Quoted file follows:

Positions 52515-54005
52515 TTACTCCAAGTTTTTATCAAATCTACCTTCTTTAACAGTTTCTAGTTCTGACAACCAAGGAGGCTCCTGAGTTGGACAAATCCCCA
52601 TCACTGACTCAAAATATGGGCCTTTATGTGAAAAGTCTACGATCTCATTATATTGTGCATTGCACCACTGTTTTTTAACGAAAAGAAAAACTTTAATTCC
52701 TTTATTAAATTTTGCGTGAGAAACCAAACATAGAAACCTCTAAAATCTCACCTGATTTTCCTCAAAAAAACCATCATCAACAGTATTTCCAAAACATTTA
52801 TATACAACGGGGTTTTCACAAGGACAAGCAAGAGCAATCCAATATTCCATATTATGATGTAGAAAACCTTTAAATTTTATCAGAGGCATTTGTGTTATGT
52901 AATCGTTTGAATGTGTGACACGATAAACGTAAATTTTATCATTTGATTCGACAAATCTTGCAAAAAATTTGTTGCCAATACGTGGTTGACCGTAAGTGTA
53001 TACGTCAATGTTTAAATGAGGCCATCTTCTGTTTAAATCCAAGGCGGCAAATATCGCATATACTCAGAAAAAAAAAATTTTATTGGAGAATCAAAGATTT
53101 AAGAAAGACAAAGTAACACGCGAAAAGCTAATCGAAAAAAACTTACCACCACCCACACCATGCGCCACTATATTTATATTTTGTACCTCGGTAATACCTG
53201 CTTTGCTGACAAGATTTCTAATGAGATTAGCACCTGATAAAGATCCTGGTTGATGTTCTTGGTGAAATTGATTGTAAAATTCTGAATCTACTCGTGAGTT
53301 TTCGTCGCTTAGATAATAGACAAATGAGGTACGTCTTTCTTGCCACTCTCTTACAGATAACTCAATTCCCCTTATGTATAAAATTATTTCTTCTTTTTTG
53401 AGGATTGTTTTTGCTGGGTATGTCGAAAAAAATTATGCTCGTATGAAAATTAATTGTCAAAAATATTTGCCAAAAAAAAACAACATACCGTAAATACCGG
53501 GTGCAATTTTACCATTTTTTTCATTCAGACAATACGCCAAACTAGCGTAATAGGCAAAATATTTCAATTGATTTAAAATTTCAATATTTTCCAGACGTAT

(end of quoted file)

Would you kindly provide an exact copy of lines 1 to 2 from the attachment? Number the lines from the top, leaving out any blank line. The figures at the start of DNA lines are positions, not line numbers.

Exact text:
Positions 52515-54005
52515 TTACTCCAAGTTTTTATCAAATCTACCTTCTTTAACAGTTTCTAGTTCTGACAACCAAGGAGGCTCCTGAGTTGGACAAATCCCCA